World Artisan Day – Why does it matter?


Art’s Profound Impact

The first-ever World Artisan Day is around the corner — and it’s a really big deal. For over two decades, NOVICA has promoted the idea that a better world for artisans is a better world for all. Traditional artisans preserve disappearing crafts, support their families, employ members of their communities, and share incredible works with the world. But art also changes their lives.

Today, we celebrate artisans who remind us of the profound impact of art. That art can travel into the back alleyways and private corners of the heart. It can unite us, and it can transform lives in quiet, intimate ways.


Meet the artisans whose stories remind us that art touches real lives and impacts the maker in ways we don’t always see.

Cristobal Ramírez

Cristobal Ramírez and His Wife

Art saved Cristobal Ramirez, a jewelry artisan who took the pain and suffering of his past and created a future full of hope. As a child, Cristobal was forced to grow up fast. His mother was killed in the crossfire of Guatemala’s civil war, and he was sexually abused at the age of 11 years old. But sitting beneath a tree on the shores of Lake Atitlan, Cristobal allowed himself to daydream of a different kind of existence — one in which art could transcend sorrow, brutality, and the pain of everyday life.

Take one look at his stunning jewelry, elegant bracelets of handmade glass, and colorful beads, and you sense his love of craft, his commitment to the memory of his mother, and his determination to live deeply through art.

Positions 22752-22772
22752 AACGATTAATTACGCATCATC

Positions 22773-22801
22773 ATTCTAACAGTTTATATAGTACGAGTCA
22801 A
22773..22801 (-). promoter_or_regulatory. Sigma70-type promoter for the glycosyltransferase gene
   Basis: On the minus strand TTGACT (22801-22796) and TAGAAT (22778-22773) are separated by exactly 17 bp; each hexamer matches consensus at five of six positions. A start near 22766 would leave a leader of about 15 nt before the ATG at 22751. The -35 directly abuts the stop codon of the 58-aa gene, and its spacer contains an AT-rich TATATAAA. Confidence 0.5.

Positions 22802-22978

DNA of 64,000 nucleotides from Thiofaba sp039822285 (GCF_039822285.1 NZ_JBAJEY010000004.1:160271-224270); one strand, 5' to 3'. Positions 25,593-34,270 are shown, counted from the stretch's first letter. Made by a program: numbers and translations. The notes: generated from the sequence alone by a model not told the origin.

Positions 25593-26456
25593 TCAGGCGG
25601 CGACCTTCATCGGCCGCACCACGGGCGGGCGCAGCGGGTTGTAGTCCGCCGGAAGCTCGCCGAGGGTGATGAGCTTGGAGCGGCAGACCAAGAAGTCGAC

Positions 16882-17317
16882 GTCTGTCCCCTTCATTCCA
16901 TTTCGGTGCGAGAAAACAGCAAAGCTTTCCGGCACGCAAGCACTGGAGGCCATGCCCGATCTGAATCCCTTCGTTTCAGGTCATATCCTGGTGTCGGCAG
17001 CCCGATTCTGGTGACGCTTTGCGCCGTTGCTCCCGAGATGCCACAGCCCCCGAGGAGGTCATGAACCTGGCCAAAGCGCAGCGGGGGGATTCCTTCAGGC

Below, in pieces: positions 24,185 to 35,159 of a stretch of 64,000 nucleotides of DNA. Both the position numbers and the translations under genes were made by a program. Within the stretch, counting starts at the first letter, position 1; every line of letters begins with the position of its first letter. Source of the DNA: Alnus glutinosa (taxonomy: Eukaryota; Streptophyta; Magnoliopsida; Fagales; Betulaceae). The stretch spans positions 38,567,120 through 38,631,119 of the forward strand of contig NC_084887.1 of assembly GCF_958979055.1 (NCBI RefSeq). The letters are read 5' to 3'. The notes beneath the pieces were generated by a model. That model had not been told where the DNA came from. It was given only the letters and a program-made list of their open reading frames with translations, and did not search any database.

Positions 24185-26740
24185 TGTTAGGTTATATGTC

Komang Wirawan

Komang Wirawan with his Children

In third grade, Komang Wirawan’s family ran out of money to put him through school. Education in Bali is not free and, for a family that struggles to put food on the table, the costs can be crippling. But Komang was not deterred. He knew he needed to help his family, but he also refused to give up his dream of graduating high school one day.

At nine years old, he became a caretaker for water buffalo, which are often used in rice production. While the animal grazed, Komang would study. He remembers the acute hunger in his belly, the struggle to pay his fees, the sores on his feet from walking every day. It was art that changed his life. He learned the skill of woodcarving, and then silversmithing, creating gorgeous pieces to sell in the markets.

And he did eventually earn his high school diploma. Today, he is committed to providing a different life for his children. His silver jewelry ensures that he will achieve it.



K’amolon K’i K’ojonel

K’amolon K’i K’ojonel

Who knew that the backstrap loom could save lives? In 1987, a collective of women who had lost their husbands to the brutal civil war in Guatemala decided that they would transform loss and poverty into strength and resilience — and they were going to do it by weaving themselves a new future. The name K’amolon K’i K’ojonel is an ancient Mayan phrase that means “let’s get together.” Today, they use chenille and vibrant dyes to create soft, beautiful scarves, shawls, and ponchos inspired by traditional Guatemalan clothing, yet fit for a fashion-conscious modern world.

The women of K’amolon K’i K’ojonel know firsthand just how profound an impact art can have.



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